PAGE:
Amazon & Marketplaces

Amazon Juggernaut Rolls; Third-party Sellers Benefit

Amazon’s 2016 second-quarter financial statements for the period ending June 30 showed robust growth, extending its profitability to a fifth straight quarter after years of spotty results.

Revenue was $30.4 billion compared to $23.2 billion in the second quarter of 2015, an increase of 31 percent. Operating income was $1.3 billion in the second quarter, compared with $464 million in the second quarter of 2015, an increase of 177 percent. The company posted an operating margin of 4.2 percent, compared with 2.0 percent in the prior year second quarter. Unit sales growth increased 28 percent over the same period in 2015.

Amazon dominates the online shopping landscape. A research study of 2,000 U.S. consumers performed by Survata, a market research firm, on behalf of ecommerce technology provider BloomReach, showed that 44 percent of respondents regularly go directly to Amazon first to search for products, compared to 34 percent who start with one of the top three search engines — Google, Bing, or Yahoo.

Amazon Flexes Its Muscle on Prime Day

Shoppers who sign up for Amazon Prime generally remain more loyal than those who do not.

Shoppers who sign up for Amazon Prime generally remain more loyal than those who do not.

On July 12, Amazon held its annual Prime Day of special sales for members. The goal is to get more people to sign up for the Prime service, which has a $99 annual fee. Prime members spend an estimated $1,200 a year on Amazon, whereas non-members spend roughly $500, according to Consumer Intelligence Research Partners. Once shoppers sign up for Prime, they remain loyal. After their first year of membership, 91 percent of customers sign up for a second year.

Amazon reported that Prime Day 2016 was its biggest sales day ever, with worldwide orders rising more than 60 percent compared with the 2015 Prime Day. While Amazon did not release sales amounts, analysts estimated them between $500 million and $600 million. In the U.S., orders increased by more than 50 percent; worldwide the increase was 60 percent. Amazon offered new discounts as often as every five minutes, compared with every 10 minutes last year.

Third-party sellers on Amazon’s Marketplace also participated. For limited-time “Lightning Deals,” Amazon required sellers to offer their lowest price since Jan 1, 2016 — with prices at least 20 percent off their Amazon list price — and meet minimum stock levels. Buyers flocked to these sales.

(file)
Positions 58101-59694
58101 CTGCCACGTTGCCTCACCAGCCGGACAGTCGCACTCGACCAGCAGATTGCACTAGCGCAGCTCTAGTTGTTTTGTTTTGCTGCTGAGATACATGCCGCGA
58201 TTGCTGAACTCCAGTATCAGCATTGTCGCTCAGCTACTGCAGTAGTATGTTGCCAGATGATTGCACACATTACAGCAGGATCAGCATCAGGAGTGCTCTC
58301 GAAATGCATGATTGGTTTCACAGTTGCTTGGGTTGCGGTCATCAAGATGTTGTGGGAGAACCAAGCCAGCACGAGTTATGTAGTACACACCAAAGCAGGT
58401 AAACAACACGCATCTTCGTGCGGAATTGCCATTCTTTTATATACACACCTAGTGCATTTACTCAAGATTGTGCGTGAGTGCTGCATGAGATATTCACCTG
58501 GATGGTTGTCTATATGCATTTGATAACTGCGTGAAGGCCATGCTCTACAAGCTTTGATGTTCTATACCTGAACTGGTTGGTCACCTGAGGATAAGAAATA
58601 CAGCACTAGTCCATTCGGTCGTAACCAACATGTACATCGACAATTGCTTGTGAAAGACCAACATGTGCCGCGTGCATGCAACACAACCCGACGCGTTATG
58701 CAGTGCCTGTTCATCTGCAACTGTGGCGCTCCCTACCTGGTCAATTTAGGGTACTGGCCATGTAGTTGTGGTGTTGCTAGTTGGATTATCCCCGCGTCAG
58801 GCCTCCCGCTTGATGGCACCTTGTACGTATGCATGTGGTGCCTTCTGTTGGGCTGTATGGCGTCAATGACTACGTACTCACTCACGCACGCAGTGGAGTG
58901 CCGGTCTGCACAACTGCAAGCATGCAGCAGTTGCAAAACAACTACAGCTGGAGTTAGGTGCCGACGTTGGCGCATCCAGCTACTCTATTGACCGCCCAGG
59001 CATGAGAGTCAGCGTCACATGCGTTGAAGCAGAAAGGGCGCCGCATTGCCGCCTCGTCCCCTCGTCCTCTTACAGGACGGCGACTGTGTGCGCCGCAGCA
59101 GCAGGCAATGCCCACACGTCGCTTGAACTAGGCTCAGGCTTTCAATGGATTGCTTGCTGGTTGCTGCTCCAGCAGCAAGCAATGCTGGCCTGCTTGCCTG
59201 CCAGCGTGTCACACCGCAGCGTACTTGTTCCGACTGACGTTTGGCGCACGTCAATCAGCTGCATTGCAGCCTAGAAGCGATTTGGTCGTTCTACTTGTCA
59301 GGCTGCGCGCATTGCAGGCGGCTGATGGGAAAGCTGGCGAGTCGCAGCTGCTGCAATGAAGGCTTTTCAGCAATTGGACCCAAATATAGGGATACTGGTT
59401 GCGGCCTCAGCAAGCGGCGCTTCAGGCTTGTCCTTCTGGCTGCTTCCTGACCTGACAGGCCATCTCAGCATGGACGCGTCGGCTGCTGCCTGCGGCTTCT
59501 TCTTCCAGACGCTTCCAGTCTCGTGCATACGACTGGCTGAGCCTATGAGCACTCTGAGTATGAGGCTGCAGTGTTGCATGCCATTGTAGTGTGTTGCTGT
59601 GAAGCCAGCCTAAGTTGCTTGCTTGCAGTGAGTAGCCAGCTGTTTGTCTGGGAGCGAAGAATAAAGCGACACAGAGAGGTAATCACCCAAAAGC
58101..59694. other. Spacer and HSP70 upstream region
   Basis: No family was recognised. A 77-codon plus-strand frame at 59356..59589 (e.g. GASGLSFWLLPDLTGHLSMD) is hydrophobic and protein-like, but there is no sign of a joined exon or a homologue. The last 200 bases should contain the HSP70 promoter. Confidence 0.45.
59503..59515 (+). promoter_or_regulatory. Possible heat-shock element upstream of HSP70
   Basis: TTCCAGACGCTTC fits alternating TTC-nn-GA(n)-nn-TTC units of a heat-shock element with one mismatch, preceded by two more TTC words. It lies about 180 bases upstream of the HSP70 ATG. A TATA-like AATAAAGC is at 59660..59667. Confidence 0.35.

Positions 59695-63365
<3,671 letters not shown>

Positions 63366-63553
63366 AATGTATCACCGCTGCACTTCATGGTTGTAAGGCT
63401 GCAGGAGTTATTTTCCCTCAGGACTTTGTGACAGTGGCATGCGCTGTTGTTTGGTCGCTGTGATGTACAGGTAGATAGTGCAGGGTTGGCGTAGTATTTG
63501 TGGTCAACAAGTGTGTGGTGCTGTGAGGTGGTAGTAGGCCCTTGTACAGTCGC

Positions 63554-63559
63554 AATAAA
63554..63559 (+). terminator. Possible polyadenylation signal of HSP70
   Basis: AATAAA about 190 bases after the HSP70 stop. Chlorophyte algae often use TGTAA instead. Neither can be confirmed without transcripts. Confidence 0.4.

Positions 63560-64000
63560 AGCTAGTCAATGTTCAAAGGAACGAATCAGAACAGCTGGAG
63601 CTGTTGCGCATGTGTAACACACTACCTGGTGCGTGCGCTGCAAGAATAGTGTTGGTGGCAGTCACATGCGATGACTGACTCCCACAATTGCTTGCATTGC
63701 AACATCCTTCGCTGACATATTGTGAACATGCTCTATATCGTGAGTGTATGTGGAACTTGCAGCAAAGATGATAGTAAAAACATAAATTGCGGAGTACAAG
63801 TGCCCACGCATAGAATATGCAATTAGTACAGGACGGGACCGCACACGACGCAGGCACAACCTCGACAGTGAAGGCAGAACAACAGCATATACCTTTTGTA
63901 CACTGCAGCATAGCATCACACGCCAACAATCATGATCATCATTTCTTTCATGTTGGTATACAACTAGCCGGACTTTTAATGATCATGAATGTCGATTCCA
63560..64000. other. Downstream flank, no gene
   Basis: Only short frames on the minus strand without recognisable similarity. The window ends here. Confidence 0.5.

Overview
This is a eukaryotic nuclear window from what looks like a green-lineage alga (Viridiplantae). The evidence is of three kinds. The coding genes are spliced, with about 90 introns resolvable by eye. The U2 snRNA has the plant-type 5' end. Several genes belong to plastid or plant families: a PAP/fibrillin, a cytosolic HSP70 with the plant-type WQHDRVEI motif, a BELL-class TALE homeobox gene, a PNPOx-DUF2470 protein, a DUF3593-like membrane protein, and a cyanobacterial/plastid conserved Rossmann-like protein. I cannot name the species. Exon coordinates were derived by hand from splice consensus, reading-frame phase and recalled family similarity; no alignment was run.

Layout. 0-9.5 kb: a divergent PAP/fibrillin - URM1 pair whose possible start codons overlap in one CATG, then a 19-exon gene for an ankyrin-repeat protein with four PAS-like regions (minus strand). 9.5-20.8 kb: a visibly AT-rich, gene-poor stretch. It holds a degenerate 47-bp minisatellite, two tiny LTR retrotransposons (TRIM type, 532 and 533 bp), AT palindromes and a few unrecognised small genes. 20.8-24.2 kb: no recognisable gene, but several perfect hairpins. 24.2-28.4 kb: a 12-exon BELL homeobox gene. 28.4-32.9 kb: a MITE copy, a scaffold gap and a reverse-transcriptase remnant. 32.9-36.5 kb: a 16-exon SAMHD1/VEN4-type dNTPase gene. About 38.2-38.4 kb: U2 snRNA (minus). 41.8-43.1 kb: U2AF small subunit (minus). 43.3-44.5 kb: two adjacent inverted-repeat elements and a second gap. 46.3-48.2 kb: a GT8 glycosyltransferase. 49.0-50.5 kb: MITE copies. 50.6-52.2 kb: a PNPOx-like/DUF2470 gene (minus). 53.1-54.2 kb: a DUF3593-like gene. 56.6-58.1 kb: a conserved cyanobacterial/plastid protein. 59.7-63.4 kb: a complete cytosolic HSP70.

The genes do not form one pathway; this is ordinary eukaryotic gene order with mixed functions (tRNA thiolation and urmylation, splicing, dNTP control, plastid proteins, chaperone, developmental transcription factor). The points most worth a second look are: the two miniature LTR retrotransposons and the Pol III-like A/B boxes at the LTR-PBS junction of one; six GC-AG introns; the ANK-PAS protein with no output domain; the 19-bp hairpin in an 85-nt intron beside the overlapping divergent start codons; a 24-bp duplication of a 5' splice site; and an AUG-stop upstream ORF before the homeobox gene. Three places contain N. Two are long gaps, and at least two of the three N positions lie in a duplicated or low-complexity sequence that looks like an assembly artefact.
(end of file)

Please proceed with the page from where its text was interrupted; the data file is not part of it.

Third-Party Sellers Generate Sales, Profits for Amazon

Amazon offers a free trial for those looking to start selling on its Marketplace.

Amazon offers a free trial for those looking to start selling on its Marketplace.

Worldwide, over 2 million third-party sellers participate in the Amazon Marketplace. Seventy thousand have annual sales in excess of $100,000. In the second quarter of 2016, 49 percent of units sold (over 1 billion units) on the Amazon platform came from third-party sellers, according to research firm Statista. Financial analyst firm Seeking Alpha reports that these sales are actually more profitable for Amazon than sales from its own inventory because of the added services many third-party sellers buy from Amazon. ChannelAdvisor says that third-party sales are growing twice as fast as Amazon’s own sales.

Professional sellers — those that pay a monthly subscription fee — with the best prices and the best customer satisfaction ratings appear in the “Buy Box,” the first highlighted listing for a product. These sellers are also more likely to use Fulfillment by Amazon, which also makes their items eligible for Prime and Super Saver Shipping.

To help its third-party partners grow their businesses, Amazon offers the Amazon Lending Program, wherein Amazon has provided over $1.5 billion in short-term loans to small businesses in the U.S., U.K., and Japan with a total outstanding loan balance of about $400 million, according to the 2015 Amazon annual report.

Drone Delivery Coming?

Amazon is not resting on its laurels. It constantly adds new products and enhances services. The company recently added a vehicle section with comments and reviews, although actual vehicles are not available. Amazon Fresh delivers fresh food, with same day or next morning delivery in many locales. Prime members in 27 cities receive free same-day delivery seven days a week on qualifying orders over $35.

Amazon hopes to implement Prime Air, a delivery system using small drones to get packages to customers within 30 minutes. An estimated 44 percent of the U.S. lives within 20 miles of one of Amazon’s 82 fulfillment centers. The company plans to build at least 30 more.

Through Amazon Home Services, customers in heavily populated areas can choose from vetted professionals for yard, home improvement, assembly, and computer services. Musical instrument and language lessons are also available. Amazon is expected to shortly unveil a platform with an extensive catalog of music — similar to iTunes — for $10 per month.

Amazon presumably seeks to disrupt every industry it enters. It killed retail chain bookstores and is now being blamed for the demise of entire malls. It is gaining traction in the movie and music industries and in the next few years it could threaten UPS and FedEx by offering speedier package delivery.

Founder Jeff Bezos has articulated Amazon’s mission statement, “Our vision is to be Earth’s most customer-centric company; to build a place where people can come to find and discover anything they might want to buy online.”

Marcia Kaplan
Marcia Kaplan
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